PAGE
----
I have often been told that once you are owned by a Burmese, no other variety will do. I've not taken the risk ... yet!


General Type Standard:

The Burmese is an elegant cat of a foreign type, which is positive and quite individual to the breed. In character, they are alert, intelligent, extremely friendly and affectionate.

Head: carried on a medium neck, it should be in proportion to the body. Viewed from the front, it should form a short wedge, wide at the cheekbones and tapering to a blunt finish at the muzzle. The top of the head should be slightly rounded between the ears, which are set well apart so that the outer line of the ears continues the shape of the upper part of the face. However, in mature males, who have developed full jowls and a sturdy neck, this will not be so apparent. Allowance should be made for a teething pinch in kittens. In profile, the head should show a good depth between the top of the skull and the lower jaw. The brow should be slightly rounded. There should be a distinct nose break, followed by a straight nose ending with the tip of the nose in the same vertical plane as the chin. The lower jaw should show a good depth of chin.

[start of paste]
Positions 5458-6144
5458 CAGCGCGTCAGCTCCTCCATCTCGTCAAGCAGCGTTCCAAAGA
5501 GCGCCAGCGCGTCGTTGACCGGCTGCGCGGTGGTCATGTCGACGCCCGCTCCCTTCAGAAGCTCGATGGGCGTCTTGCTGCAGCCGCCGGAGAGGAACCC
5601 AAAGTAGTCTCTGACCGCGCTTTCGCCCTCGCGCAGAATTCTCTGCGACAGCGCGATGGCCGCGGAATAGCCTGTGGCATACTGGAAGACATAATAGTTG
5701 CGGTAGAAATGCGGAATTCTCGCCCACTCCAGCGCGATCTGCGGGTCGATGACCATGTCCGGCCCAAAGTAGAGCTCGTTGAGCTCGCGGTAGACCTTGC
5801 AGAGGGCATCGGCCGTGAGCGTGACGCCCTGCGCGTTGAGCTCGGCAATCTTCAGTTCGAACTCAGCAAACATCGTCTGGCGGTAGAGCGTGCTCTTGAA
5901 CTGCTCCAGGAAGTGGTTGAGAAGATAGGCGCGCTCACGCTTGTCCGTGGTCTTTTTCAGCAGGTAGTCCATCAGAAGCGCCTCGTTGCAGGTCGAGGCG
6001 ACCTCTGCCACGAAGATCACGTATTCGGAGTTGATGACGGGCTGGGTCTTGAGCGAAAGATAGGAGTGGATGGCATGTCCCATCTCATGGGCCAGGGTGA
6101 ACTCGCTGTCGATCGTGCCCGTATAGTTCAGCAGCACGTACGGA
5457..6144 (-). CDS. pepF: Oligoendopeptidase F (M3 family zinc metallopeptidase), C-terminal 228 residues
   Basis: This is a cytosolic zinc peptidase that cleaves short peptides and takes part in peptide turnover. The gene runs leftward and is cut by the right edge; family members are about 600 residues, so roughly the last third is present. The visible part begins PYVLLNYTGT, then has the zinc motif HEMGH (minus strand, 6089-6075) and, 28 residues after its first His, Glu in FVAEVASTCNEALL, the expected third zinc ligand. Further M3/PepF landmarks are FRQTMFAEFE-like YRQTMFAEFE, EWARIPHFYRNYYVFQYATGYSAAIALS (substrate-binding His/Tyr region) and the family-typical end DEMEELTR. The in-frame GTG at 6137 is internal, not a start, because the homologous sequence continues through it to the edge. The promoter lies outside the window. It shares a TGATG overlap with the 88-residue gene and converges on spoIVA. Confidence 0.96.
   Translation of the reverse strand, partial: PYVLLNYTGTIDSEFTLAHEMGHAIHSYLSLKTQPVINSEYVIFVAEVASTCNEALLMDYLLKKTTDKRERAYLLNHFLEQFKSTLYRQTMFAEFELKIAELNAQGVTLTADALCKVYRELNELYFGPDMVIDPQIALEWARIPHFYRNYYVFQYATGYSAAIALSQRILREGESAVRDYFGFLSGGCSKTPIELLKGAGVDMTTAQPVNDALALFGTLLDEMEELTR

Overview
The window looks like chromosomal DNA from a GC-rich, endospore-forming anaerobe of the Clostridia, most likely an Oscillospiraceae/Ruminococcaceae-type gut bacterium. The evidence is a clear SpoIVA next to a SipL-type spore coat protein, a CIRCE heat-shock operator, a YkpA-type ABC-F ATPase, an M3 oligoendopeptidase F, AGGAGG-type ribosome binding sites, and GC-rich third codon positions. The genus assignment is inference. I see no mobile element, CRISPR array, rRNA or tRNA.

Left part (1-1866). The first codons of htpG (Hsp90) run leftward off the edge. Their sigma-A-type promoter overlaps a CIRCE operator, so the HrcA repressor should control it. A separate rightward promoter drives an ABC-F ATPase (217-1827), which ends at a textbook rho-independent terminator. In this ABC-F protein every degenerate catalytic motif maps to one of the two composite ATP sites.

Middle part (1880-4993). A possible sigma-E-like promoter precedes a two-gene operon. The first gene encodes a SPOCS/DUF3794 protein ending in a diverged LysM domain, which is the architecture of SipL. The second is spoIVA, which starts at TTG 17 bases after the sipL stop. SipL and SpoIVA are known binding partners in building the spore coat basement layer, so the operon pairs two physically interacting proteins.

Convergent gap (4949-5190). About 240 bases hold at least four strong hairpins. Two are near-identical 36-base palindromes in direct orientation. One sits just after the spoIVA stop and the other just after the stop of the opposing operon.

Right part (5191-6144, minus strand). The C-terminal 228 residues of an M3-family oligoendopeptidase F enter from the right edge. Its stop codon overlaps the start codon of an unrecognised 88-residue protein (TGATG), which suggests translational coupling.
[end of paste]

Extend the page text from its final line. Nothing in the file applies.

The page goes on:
Ears: medium in size, broad at the base, rounded at the tip and, in profile, showing a slight tilt forward.

Eyes: must be set well apart. They should be large and lustrous, the top line of the eye showing a slant towards the nose, the lower line being rounded.